College board faces election, appointment |

College board faces election, appointment

William Ferchland

One piece of evidence of the stability encapsulating Lake Tahoe Community College Board of Trustees is a plaque from1988 that sits on the wall next to the meeting room at the college.

For 17 years four of the five trustees listed on the plaque – Pat Amundson, Roberta Mason, Ken Rollston and Fritz Wenck – continued to meet in the room, discussing issues ranging from budget to facility improvements. Member Kerry David joined in 1992.

This month that continuity will end. Amundson, 79, passed away July 1. Her seat on the board, which she held for 20 years, is up for election this November along with those of Mason and David.

Both incumbents said they will seek reelection.

On Wednesday, the board unanimously agreed to seek a provisional replacement to fill the vacancy left by Amundson and set a timetable for a person to be brought on board by July 26.

According to education code, the appointment can be contested if 1.5 percent of registered voters sign a petition. Then a special election will be called if the county superintendent validates the signatures.

The other option was calling a special election at a cost of around $60,000 to the college, an illogical choice because of November’s election.

“Oh that’s ridiculous,” Mason said when the election option was raised.

The 30-minute meeting began with a moment of silence for Amundson, followed by a description of options by college President Guy Lease.

Looming decisions for the board include the budget and a process to renew accreditation with the Western Association of Schools and Colleges, Lease said.

But the immediate concern was by Kerry David on having enough members for a quorum. With member Ken Rollston absent, there were only three members on hand Wednesday. David said his father’s health is ailing and Wenck has vacation time planned.

“We’re barely here today,” David said.

The overall feeling was wanting to select somebody who will file candidacy when the period opens July 18 to run for a November election. While that might be questionable since trustees have run uncontested for at least a decade, Lease said he has spoken to people who have shown interest but didn’t want to challenge an incumbent.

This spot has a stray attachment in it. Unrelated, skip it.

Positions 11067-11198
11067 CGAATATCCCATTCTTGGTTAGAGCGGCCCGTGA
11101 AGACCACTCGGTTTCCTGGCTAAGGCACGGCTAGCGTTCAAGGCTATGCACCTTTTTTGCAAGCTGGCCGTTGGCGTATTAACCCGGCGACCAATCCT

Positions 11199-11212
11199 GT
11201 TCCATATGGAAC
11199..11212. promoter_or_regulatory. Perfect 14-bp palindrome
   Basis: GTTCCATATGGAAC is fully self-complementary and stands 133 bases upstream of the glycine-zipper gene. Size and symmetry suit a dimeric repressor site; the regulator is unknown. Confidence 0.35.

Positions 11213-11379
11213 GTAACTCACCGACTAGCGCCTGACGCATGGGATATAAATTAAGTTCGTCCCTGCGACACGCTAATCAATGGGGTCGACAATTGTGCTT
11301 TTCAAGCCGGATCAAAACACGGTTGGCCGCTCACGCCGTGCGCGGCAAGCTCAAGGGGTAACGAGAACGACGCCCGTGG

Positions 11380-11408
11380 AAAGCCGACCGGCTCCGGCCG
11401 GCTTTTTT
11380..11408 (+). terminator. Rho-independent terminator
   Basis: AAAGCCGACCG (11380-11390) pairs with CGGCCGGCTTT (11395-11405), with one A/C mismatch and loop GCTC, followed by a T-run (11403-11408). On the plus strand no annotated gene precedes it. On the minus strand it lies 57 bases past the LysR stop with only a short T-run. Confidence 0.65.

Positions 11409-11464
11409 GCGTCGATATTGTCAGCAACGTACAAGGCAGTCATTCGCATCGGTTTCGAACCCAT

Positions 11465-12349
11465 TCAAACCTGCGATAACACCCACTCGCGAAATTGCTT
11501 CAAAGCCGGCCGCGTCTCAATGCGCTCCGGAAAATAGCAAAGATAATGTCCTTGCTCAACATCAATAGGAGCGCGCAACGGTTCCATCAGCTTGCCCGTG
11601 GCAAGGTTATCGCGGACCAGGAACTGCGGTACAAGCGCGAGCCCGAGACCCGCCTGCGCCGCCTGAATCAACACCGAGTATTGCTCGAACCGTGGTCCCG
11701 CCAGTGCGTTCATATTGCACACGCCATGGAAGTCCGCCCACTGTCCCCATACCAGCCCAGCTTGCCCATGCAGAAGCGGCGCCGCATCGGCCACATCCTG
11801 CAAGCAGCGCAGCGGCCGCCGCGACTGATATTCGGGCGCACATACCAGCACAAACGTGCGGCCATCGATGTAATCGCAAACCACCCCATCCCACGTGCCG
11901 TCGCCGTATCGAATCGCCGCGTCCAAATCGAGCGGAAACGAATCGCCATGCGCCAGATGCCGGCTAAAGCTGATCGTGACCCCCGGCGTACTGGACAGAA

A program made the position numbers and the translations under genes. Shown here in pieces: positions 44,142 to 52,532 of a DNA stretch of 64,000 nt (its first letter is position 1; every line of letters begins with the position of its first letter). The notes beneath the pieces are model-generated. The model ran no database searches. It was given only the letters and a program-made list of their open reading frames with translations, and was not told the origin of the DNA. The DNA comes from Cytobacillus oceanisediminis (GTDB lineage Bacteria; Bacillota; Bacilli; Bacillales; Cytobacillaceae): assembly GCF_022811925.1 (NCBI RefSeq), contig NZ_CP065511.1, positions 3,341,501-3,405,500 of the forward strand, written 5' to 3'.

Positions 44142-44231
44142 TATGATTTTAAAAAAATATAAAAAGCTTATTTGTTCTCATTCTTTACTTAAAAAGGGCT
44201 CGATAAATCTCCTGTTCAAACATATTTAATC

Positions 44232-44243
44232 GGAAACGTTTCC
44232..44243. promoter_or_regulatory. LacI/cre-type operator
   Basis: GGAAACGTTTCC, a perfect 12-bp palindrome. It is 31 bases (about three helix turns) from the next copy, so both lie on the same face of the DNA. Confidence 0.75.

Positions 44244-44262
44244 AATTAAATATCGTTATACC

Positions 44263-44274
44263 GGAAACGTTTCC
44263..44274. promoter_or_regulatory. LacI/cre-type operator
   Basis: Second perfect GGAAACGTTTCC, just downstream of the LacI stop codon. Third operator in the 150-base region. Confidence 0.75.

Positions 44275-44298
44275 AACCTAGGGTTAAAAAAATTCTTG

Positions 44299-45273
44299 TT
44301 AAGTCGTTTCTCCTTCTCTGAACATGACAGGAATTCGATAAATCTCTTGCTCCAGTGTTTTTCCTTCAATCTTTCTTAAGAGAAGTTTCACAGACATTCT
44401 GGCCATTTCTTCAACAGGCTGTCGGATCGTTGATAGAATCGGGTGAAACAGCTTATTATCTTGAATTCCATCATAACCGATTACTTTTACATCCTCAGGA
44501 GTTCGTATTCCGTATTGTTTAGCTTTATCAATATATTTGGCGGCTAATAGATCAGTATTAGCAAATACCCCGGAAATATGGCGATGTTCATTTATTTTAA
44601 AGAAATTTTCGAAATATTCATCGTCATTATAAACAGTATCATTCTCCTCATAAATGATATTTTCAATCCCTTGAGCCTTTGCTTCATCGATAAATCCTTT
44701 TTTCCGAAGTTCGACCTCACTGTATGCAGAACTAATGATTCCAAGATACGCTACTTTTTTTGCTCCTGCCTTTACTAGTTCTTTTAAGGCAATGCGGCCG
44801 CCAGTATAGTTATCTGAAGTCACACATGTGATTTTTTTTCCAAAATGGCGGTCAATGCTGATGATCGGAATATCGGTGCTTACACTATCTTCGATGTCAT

“I’m expecting we’ll get a handful of people,” he said.

Underscoring the board’s longevity, Lease recalled a majority of the members hired him as president 15 years ago. James Duke, the previous and initial president of the college, said he went through “11 or 12” board members.

He would be correct. Since the college’s 1974 inception, 13 trustees have sat on the board, including the current four.

It wouldn’t be hard to imagine the new board member won’t feel a smidgen of intimidation or feel like a new student in school when joining the trustees.

Duke envisioned the toughest obstacle for a newcomer is to grasp the complexities of being a board member.

“Part of their longevity is I think the community thinks they’re doing a good job,” Duke said.

Wenck, who has been a trustee with the college since its inception (as has Mason), described Amundson as a “silent but very strong voice” on the board. He said the short-term goal is to improve morale at the college since raises haven’t been given in three years. Long-term concerns include affordable student housing and student recruitment.

“There’s fewer decisions (than at the college’s beginning), but right now in budget crisis the decisions we have to make are much more unpleasant. They’re not as fun as they used to be,” he said.

Wendy David has a unique perch to view the college board. As wife to Kerry David and herself the president of the Lake Tahoe Unified School District Board of Education, Wendy David was impressed with the longevity of the trustees’ tenure.

“I think that because the board has been together for a long time, they’ve really been able to move forward because dreams and goals were established years ago,” she said.

“I think it will probably be refreshing for them,” she added about the newcomer.

The provisional appointment will run through Dec. 2, when Amundson’s term was due to end.

A workshop is scheduled for July 19 at 6 p.m. in Room A106 for prospective board members interested in the provisional appointment.

Trustee Roberta Mason and Diane Woodruff, executive director of the Community College League of California, a statewide association representing trustees and administrators, will run the orientation, according to the college’s spokeswoman, Christina Proctor.

Application forms are now available at Lease’s office located in the college at One College Drive. Completed applications must be received at Lease’s office by 4 p.m. on July 21.

Finalists will be contacted by July 22 to schedule personal interviews with the trustees to be held July 25.

Interested candidates are invited to contact Lease for additional information by calling (530) 541-4660, Ext. 210.


Schedule for Lake Tahoe Community College trustee appointment:

Vacancy occurs – July 1

Board-approved provisional appointment – July 6

Advertise – July 7-21

Orientation for prospective candidates – July 19

Applications close – July 21

Paper screening (if needed) – July 22

Notify applicants of interviews – July 22

Interviews – July 25

Selection – July 25

Administer oath of office – July 26

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